About Mr. C.
I am sure the following resume will not be interesting to most people, but I wanted to show that my experience and education was mostly outside that of the traditional or typical teacher and to show that I have enough traditional teacher experience and education to have an informed opinion about the math education problems in our public schools and how to prepare a student for the ACT. I have had a wide variety of military, traditional and industry training as a student and as a teacher.
I was born in Cleveland, Ohio and graduated from Aurora High School in Aurora, Ohio. Aurora is a suburb of Cleveland. I grew up rooting for the Buckeyes, Indians and Browns -- you have to be tough!
After high school I attended Ohio Wesleyan University in Delaware, Ohio, for one year. I was not ready for college, and when the government decided to do away with college deferments that would have made me eligible for being drafted into the Army and going to the Vietnam War, I decided to make a preemptive strike and dropped out of college to join the Navy.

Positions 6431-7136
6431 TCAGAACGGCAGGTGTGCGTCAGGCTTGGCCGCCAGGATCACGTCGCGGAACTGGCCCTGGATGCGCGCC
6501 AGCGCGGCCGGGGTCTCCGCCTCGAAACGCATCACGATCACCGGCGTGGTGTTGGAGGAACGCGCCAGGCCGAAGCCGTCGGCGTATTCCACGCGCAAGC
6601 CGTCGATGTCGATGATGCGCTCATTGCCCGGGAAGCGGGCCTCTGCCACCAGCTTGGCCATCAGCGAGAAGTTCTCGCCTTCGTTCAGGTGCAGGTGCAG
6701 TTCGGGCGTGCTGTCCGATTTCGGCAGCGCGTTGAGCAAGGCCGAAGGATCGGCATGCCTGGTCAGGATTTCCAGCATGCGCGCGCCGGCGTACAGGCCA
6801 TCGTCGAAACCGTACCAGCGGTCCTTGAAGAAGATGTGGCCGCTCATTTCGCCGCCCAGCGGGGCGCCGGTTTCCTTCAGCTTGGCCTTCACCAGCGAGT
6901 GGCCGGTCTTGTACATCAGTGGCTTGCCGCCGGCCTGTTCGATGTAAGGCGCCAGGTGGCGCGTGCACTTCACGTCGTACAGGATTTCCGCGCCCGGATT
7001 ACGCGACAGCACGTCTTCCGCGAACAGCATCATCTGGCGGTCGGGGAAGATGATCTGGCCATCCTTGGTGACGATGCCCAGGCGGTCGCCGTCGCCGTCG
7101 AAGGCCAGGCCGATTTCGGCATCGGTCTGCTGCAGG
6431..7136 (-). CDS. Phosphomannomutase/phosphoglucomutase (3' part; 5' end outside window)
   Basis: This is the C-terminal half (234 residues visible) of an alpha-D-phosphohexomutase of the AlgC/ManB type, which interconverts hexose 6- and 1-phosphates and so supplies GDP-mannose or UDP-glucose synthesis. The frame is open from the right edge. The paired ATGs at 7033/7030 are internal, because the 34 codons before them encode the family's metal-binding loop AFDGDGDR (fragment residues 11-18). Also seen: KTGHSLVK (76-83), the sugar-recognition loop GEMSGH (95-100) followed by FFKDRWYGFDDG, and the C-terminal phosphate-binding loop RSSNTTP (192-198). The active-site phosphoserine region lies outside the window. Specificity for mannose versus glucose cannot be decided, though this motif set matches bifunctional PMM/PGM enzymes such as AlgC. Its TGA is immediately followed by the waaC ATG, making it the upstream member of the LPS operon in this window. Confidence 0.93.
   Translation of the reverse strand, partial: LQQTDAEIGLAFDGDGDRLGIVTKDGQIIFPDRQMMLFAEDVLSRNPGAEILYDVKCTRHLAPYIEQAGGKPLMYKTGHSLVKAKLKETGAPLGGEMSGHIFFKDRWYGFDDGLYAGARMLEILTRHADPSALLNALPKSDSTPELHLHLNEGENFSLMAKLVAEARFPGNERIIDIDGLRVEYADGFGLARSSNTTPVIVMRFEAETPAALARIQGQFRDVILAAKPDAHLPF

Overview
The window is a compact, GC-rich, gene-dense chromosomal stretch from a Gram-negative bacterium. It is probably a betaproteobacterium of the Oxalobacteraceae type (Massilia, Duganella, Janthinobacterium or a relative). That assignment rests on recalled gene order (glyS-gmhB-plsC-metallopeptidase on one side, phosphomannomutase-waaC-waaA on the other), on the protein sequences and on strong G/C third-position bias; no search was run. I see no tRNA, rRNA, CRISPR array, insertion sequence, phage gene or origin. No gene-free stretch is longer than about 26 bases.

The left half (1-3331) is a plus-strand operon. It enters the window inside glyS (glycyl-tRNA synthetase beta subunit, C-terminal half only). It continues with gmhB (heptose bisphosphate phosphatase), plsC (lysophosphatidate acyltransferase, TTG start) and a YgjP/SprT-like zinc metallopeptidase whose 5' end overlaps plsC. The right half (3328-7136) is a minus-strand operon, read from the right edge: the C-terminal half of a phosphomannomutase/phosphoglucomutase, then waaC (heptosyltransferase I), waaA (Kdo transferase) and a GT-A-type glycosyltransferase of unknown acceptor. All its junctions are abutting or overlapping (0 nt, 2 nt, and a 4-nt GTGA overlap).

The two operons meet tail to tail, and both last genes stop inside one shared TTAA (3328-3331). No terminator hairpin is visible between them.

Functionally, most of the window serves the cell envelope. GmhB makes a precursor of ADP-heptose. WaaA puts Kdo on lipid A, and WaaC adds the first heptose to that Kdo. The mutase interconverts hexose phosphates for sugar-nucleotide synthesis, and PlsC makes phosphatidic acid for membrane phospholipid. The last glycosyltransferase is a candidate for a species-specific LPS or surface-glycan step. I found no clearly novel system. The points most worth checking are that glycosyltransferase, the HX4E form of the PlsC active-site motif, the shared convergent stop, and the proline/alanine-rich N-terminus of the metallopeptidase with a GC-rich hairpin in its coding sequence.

In the Navy, after nine weeks of boot camp I spent another year of training (eight hours/day) as an electronics's technician at Great Lakes Naval Base near Chicago. That is a lot of classroom time! The majority of the training was in the classroom, with usually some kind of hands-on lab work each week. Most topics lasted a week. Those new fangled things called transistors were given a solid three weeks, but only at the end as it was likely that most of the fleet electronics you were expected to encounter used vacuuum tubes. If you did encounter transistors, they were "discrete" (no integrated circuits) and you were expected to desolder and replace the individual faulted transistor. I finished high enough at the end of the first two phases of this year-long "ET" school to get my choice of "communications" or "radar" for the final phase. I chose radar and our new "classroom" was the top floor of an older but still nearby building with about 15 working radar sets. Each student was assigned their own set for this four week course. The roof of the building looked pretty futuristic with all the rotating dishes. You could see the planes coming into O'Hare Airport on your radar screen. The last four weeks was all hands-on; each student used their assigned radar set to learn repair and troubleshooting techniques. The final exam was to repair, during a strictly timed test, your radar set into which a well disguised fault had been introduced by the instuctor beforehand. You had to follow and document the "six-step method" of trobleshooting and hopefully fix the set in the time allowed. You could pass but not get an "A" if you were thorough and documented your troubleshooting well enough. I got my set working!